The long-running arcade and entertainment venue at the Arizona Mills mall, which was part of the nationwide GameWorks chain, closed its doors for good earlier this week after 18 years of serving up thrills and adventure to local gamers.
The lights at might still be on at the location, including its signature yellow and blue neon sign outside, but the plug was reportedly pulled on the place several days ago. According to the staff at Arizona Mills, it closed down on Monday, January 25. Its Facebook account has also been shut down while its page on the main GameWorks website has been deactivated.
New Times was unable to reach anyone at GameWorks’ corporate headquarters in California for an explanation for the closing. A spokesperson for Arizona Mills was unable to comment on the future of the space in the mall that GameWorks occupied.
Like other GameWorks locations, the two-story combination arcade, entertainment venue, and eatery featured a mix of video games (mostly of the high-end and redemption-oriented variety) with an in-house bar and grill (dubbed "Arena"). It debuted in 1997 at Arizona Mills around the same time as the mall itself and proved to be a popular attraction for many years.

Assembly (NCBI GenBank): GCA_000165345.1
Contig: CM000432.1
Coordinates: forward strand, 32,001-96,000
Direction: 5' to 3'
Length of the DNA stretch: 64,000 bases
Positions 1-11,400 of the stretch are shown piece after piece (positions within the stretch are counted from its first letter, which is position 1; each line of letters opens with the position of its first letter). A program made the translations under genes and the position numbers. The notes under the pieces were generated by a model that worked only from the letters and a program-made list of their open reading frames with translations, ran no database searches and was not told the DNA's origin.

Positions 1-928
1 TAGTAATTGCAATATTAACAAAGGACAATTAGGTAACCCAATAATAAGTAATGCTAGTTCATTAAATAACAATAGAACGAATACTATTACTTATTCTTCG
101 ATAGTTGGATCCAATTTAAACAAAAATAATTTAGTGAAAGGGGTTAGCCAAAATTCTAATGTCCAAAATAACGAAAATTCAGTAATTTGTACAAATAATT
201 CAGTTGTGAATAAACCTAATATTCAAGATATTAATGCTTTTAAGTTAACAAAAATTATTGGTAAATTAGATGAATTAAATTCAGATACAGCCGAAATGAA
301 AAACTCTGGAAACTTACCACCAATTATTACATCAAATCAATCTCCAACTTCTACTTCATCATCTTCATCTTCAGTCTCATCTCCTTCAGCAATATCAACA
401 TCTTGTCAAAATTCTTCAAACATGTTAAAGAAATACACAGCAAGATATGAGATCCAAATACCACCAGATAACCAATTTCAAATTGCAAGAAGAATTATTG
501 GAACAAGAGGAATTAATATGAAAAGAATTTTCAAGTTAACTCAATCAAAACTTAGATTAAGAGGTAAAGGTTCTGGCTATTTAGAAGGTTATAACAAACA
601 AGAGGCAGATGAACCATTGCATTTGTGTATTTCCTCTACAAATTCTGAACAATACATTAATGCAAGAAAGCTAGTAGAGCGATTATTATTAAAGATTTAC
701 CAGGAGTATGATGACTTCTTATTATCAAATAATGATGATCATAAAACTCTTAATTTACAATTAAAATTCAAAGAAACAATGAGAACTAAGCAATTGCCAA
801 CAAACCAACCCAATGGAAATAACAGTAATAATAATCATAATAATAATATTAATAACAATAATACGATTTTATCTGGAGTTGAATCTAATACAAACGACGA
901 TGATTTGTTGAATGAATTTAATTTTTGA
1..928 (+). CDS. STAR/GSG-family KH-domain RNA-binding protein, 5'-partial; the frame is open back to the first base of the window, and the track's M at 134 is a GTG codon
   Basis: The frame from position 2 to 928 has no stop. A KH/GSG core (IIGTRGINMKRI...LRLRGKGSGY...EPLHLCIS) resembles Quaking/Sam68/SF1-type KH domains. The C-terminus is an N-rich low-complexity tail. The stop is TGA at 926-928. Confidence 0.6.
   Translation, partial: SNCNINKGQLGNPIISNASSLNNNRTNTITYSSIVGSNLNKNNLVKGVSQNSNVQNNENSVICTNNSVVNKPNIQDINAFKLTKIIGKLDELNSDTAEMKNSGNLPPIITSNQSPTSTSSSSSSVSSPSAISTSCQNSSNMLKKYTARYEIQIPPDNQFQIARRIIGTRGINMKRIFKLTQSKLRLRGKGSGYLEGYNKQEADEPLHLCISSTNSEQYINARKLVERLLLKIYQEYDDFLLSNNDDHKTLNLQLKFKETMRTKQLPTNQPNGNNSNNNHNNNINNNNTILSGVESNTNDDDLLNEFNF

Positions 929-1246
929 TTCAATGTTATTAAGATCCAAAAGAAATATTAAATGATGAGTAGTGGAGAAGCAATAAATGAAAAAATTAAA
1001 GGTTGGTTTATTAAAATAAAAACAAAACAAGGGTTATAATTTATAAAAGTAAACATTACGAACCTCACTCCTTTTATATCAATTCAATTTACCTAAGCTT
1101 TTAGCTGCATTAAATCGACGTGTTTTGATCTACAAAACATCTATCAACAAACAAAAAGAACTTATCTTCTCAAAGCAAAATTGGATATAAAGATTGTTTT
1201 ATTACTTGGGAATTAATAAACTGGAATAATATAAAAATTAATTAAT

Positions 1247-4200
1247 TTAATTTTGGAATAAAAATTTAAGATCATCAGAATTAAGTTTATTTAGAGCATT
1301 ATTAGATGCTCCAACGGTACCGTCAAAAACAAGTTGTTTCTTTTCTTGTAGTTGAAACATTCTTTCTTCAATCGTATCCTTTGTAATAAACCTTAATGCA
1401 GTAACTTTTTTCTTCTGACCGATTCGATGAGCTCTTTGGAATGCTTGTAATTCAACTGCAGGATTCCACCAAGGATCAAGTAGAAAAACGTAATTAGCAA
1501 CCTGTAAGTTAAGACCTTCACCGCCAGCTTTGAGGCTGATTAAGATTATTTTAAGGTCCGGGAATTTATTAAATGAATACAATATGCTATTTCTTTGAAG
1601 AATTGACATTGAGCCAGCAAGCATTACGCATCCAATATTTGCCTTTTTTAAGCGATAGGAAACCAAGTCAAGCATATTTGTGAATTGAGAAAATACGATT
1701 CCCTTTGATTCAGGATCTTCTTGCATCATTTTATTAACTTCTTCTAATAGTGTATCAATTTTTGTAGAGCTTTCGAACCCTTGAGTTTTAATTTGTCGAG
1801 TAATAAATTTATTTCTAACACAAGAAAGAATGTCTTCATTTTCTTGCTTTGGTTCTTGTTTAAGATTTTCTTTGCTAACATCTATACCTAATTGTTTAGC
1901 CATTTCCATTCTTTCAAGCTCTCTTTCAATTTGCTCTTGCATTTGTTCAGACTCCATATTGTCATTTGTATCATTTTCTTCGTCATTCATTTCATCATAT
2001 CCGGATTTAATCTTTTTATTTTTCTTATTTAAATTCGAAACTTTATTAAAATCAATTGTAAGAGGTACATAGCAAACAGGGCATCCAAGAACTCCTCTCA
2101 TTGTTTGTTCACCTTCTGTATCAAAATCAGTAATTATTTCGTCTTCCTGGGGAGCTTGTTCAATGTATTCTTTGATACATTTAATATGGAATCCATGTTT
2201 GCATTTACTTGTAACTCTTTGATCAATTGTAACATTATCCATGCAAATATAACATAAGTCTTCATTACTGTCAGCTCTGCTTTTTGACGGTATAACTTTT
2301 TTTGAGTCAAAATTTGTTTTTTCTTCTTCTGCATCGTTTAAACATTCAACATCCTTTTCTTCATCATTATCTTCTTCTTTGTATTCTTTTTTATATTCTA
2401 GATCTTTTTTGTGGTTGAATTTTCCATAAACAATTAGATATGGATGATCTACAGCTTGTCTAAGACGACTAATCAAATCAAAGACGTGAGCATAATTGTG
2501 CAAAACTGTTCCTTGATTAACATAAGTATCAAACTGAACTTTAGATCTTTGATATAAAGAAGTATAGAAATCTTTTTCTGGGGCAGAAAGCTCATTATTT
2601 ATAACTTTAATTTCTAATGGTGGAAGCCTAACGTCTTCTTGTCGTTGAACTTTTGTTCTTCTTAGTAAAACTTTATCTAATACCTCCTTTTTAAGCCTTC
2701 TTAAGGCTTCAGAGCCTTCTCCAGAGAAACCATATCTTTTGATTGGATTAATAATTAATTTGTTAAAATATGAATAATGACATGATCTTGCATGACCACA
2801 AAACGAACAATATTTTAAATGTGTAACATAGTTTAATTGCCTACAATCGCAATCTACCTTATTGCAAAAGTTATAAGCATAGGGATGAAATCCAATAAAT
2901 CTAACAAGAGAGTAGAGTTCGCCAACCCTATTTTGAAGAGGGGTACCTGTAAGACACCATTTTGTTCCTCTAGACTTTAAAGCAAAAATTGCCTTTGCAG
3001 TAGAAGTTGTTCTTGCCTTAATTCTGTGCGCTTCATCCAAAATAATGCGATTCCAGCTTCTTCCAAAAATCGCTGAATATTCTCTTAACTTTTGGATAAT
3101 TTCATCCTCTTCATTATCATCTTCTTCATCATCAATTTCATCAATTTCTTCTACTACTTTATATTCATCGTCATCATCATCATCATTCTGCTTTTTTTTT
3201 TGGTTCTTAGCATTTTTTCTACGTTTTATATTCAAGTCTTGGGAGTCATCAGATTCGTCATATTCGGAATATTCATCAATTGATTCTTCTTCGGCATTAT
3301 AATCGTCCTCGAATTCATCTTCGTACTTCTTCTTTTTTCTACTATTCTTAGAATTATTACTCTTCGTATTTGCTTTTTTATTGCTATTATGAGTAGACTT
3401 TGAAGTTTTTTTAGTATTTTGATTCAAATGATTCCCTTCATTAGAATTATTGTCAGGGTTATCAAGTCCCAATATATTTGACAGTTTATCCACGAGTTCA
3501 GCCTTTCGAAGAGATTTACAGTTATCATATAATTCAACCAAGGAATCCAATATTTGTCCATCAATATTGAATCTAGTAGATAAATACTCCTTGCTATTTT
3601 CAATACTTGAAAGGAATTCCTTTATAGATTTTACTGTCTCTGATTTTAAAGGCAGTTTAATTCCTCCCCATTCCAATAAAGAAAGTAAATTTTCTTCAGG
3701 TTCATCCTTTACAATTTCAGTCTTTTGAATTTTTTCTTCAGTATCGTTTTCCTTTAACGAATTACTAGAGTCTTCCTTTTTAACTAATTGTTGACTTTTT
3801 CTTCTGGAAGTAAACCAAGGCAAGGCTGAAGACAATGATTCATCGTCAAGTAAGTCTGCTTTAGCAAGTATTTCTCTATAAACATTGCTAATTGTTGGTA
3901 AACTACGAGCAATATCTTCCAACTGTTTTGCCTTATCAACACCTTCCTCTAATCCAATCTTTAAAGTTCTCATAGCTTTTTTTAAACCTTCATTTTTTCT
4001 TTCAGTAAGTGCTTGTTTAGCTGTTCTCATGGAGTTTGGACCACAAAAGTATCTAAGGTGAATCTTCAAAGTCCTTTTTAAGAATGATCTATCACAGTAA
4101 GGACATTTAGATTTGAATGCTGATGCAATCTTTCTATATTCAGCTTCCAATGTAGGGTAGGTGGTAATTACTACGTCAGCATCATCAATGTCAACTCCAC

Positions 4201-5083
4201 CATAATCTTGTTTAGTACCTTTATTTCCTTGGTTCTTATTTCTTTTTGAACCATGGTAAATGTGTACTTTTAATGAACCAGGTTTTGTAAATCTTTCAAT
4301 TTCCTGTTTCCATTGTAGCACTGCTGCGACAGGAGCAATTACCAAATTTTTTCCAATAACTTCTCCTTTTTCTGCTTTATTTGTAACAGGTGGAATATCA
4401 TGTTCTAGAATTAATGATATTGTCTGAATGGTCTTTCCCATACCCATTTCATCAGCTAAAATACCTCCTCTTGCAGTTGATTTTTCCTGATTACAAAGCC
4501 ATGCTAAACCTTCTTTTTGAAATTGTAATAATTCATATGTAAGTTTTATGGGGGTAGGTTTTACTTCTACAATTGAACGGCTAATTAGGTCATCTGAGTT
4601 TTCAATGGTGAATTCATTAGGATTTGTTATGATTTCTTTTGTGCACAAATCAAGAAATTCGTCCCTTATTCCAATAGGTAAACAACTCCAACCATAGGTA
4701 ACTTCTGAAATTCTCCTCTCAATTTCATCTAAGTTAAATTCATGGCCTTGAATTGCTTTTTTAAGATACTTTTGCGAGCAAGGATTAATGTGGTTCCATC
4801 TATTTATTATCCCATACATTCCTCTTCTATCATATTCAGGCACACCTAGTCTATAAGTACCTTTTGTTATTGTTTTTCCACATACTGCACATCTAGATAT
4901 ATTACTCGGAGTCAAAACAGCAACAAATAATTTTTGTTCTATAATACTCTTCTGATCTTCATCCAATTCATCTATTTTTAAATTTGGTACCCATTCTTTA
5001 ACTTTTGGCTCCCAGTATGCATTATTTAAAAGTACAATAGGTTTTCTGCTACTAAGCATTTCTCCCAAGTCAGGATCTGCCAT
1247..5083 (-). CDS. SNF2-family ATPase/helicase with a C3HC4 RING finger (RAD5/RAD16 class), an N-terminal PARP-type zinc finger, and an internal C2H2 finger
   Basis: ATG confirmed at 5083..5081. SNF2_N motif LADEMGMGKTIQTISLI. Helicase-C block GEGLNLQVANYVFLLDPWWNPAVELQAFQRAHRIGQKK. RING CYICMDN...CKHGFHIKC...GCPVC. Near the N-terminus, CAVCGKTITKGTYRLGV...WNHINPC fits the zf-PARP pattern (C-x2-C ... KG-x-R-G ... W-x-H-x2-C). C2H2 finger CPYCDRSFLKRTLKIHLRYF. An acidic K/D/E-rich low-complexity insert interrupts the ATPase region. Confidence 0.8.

Besides featuring many of the latest and snazziest co-op, rhythm, and racing games over the years (including a scores of Sega titles, owing to the fact that the chain was formerly co-owned by the company), it also featured an array of arcade classics like Donkey Kong and Tron on its upper level. There was also plenty of skeeball machines and other ticket-spewing contraptions that could be redeemed for some boss prizes like boomboxes and gaming consoles.
It survived several up and downs over the years, including recessions, the bankruptcy and sale of the GameWorks chain, and the arrival of other similarly themed “play and dine” entertainment venues and family fun centers around the Valley, such as Dave & Busters, The Main Event in Tempe, or the Uptown Alley in Surprise.
The Tempe version GameWorks hasn't been the only entry in the chain that’s gone under. Since 2010, more than a dozen GameWorks in California, Texas, Florida, Minnesota and other states have either been sold, shut down, or rebranded. Last September, the Salt Lake City one closed after less than a year in business.
Currently, there are still GameWorks slinging pixels, pilsners, and potato skins in Kentucky, Las Vegas, Southern California, Seattle and the Chicago area.